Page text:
Conclusion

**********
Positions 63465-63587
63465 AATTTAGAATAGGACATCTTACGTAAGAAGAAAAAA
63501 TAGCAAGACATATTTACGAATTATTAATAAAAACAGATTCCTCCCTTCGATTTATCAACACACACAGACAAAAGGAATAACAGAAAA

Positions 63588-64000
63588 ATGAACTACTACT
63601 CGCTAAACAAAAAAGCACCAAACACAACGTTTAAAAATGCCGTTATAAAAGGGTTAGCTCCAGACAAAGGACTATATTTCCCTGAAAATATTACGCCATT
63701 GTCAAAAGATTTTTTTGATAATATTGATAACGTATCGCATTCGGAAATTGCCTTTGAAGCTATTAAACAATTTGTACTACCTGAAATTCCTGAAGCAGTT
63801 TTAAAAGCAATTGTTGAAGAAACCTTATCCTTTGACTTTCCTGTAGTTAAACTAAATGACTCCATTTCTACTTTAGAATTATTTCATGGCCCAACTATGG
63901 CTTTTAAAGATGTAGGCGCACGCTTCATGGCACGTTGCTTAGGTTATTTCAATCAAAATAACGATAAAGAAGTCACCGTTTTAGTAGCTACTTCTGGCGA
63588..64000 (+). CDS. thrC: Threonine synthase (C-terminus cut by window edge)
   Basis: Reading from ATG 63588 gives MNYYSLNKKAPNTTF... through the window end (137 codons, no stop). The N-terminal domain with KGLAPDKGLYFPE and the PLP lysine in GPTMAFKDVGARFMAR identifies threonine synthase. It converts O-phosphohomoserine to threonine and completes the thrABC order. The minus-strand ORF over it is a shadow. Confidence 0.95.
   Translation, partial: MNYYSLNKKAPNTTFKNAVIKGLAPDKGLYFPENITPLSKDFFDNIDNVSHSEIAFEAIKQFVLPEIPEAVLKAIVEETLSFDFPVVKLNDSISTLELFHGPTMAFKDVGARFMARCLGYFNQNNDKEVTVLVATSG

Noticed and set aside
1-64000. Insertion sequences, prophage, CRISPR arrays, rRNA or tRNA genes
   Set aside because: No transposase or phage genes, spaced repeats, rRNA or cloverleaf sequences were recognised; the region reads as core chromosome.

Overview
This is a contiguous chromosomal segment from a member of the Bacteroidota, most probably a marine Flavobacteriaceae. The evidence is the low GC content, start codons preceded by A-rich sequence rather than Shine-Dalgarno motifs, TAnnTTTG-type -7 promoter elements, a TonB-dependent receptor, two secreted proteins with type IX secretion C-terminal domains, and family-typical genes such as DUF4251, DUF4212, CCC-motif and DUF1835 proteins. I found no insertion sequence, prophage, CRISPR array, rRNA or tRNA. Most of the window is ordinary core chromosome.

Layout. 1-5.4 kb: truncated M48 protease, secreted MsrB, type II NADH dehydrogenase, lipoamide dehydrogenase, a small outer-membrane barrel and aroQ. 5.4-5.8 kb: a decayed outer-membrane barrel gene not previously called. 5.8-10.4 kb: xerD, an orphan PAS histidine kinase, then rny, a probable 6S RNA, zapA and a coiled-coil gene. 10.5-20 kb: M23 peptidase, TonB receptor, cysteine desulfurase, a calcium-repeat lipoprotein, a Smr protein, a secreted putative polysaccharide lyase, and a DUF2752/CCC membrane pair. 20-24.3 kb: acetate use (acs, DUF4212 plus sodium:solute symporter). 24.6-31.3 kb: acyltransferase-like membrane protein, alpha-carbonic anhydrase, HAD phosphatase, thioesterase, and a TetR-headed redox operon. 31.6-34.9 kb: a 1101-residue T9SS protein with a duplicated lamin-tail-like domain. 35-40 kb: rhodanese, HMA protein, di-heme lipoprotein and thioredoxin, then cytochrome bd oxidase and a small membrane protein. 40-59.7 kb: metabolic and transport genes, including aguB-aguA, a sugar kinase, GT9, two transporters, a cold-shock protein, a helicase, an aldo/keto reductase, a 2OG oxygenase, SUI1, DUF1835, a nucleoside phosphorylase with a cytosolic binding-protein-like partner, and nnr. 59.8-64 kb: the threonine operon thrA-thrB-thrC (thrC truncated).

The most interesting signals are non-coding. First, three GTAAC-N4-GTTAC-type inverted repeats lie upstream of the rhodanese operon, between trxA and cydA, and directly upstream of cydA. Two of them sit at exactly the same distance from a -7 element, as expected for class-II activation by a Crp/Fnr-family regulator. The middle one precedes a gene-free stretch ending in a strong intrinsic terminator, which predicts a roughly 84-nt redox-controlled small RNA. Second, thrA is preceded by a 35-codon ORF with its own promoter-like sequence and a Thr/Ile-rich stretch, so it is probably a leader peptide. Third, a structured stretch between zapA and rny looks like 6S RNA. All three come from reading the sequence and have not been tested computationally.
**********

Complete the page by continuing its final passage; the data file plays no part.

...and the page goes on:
The F�hrer had originally planned for a war of ten to fifteen years, picking off the major powers from his base of western Europe, Overy suggests that the Reich from France and Scandinavia to the Polish and Czech regions would have constituted Hitler's new Nazi homeland from where he would take out almost at leisure the powers of Britain, the USA and the USSR15. However once general war broke out in 1939 war with Russia became unavoidable because Hitler had not the time to pick his enemies. Yet despite all the motives for war the one single factor, which must dominate over all the others, was Hitler's very own views, thoughts and methods of conveying them. Kershaw puts it most clearly in his biography of Hitler: "Economic, military, strategic and ideological motives were not separable in Hitler's thinking on the Soviet Union. They blended together, and were used by him with different strength at different times in persuading those in his company of the correctness and inevitability in his course of action."16 Showing that the standard of evidence, depth of analysis and quality of evaluation of any historian's account of Hitler and the war with Russia must take into account that the man's strength of mind and character would prevail over virtually any outside factor. Overall then, it is easy to see German requirements for war with Russia, indeed ideology was an important factor, yet inevitability was ensured by the ambition inherent in Hitler's dictatorship. Bibliography Noakes J & Pridham G (Ed.) Nazism 1919-45 Vol.3 (University of Exeter Press, Exeter, 1997) Kershaw I The Nazi Dictatorship Problems and Perspectives of Interpretation (Edward Arnold, London, 1989) Hildebrand K The Third Reich (George Allen & Unwin, London, 1984) Bullock A Hitler and Stalin Parallel Lives (Harper Collins, London, 1991) Kershaw I Hitler - 1936-1945 Nemesis (Penguin, London, 2001) Geary R Hitler and Nazism (Routledge, London, 1997) Hitler A (Trans. Manheim R) Mein Kampf (Hutchinson & Co, London, 1974) Overy R War and Economy in the Third Reich (Oxford University Press, Oxford, 1994) Words (Not inc. ...read more.